Achieving Education for All through Public-Private Partnerships?: Non-State Provision of Education in Developing Countries


by
Pauline Rose (Editor)

Book Details

Format: EPUB

Page count: 168 pages

File size: 856 KB

Protection: DRM

Language: English

Concern for achieving Millennium Development Goals (MDGs) by 2015 has led to a focus on the role that non-state providers (NSPs) can offer in extending access and improving quality of basic services. While NSPs can help to fill a gap in provision to those excluded from state provision, recent growth in both for-profit and not-for-profit providers in developing countries has sometimes resulted in fragmentation of service delivery. To address this, attention is increasingly given in the education sector to developing ‘partnerships’ between governments and NSPs. Partnerships are further driven by the expectation that the state has the moral, social, and legal responsibility for overall education service delivery and so should play a role in facilitating and regulating NSPs.

Even where the ultimate aim of both non-state providers and the state is to provide education of acceptable quality to all children, this book provides evidence from diverse contexts across Africa, South Asia, and Latin America to highlight the challenges in them partnering to achieve this.

This book was published as a special issue of Development in Practice.

Concern for achieving Millennium Development Goals (MDGs) by 2015 has led to a focus on the role that non-state providers (NSPs) can offer in extending access and improving quality of basic services. While NSPs can help to fill a gap in provision to those excluded from state provision, recent growth in both for-profit and not-for-profit providers in developing countries has sometimes resulted in fragmentation of service delivery. To address this, attention is increasingly… (more)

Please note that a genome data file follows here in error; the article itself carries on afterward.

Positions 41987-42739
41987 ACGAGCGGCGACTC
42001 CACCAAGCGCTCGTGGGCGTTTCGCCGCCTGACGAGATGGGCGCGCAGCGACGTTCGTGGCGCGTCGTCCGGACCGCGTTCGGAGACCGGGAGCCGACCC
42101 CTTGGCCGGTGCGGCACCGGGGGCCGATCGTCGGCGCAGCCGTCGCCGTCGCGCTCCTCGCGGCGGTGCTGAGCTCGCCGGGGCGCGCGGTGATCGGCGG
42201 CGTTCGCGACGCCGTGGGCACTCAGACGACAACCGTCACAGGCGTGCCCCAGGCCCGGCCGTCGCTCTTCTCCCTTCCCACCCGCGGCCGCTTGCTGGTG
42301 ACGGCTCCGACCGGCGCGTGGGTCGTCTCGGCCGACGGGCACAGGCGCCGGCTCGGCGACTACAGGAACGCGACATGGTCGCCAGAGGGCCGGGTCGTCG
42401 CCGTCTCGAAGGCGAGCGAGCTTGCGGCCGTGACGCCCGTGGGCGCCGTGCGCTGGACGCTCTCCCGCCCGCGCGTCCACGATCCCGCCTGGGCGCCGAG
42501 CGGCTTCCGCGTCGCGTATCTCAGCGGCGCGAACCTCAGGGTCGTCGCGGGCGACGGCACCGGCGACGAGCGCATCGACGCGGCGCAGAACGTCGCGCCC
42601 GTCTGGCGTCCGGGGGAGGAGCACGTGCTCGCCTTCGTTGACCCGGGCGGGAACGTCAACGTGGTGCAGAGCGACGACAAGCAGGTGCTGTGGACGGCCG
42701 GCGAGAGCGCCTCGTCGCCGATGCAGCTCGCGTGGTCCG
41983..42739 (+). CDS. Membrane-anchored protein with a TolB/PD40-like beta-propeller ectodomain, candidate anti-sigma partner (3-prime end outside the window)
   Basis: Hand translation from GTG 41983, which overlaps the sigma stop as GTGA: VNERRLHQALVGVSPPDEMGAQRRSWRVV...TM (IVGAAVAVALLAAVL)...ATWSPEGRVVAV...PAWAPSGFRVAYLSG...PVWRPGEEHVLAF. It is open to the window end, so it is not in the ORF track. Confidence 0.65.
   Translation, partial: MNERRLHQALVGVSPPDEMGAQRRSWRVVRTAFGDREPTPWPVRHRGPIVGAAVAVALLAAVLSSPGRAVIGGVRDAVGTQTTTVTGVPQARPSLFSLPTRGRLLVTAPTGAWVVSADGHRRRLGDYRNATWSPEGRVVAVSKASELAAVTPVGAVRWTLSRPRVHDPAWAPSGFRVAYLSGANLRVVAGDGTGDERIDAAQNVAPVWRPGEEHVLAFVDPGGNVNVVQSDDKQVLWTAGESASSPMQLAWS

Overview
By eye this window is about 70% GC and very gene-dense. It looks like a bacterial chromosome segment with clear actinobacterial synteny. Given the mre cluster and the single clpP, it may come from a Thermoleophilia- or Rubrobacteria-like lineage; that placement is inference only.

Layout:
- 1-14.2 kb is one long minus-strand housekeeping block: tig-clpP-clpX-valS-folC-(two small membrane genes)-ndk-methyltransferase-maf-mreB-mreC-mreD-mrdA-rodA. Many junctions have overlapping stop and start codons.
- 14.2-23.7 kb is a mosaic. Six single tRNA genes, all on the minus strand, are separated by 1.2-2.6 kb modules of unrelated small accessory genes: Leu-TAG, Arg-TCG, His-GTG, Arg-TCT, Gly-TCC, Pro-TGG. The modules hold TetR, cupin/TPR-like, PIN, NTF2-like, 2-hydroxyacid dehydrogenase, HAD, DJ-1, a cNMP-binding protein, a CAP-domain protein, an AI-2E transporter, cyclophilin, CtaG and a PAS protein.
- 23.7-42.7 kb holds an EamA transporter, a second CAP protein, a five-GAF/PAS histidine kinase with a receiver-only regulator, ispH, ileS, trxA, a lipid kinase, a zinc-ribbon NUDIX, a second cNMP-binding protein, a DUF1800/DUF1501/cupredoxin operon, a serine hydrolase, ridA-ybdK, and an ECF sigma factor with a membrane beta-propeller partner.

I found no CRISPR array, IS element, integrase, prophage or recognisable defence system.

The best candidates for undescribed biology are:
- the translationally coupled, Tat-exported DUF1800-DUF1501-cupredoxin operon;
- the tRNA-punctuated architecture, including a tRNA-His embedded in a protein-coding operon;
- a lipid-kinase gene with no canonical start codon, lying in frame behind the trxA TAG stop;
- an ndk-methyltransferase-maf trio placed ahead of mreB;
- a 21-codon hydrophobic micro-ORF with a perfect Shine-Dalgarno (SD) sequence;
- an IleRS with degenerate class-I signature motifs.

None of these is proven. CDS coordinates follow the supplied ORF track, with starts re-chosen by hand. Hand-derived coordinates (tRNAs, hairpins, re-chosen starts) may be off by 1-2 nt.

Concern for achieving Millennium Development Goals (MDGs) by 2015 has led to a focus on the role that non-state providers (NSPs) can offer in extending access and improving quality of basic services. While NSPs can help to fill a gap in provision to those excluded from state provision, recent growth in both for-profit and not-for-profit providers in developing countries has sometimes resulted in fragmentation of service delivery. To address this, attention is increasingly given in the education sector to developing ‘partnerships’ between governments and NSPs. Partnerships are further driven by the expectation that the state has the moral, social, and legal responsibility for overall education service delivery and so should play a role in facilitating and regulating NSPs.

Even where the ultimate aim of both non-state providers and the state is to provide education of acceptable quality to all children, this book provides evidence from diverse contexts across Africa, South Asia, and Latin America to highlight the challenges in them partnering to achieve this.

This book was published as a special issue of Development in Practice.

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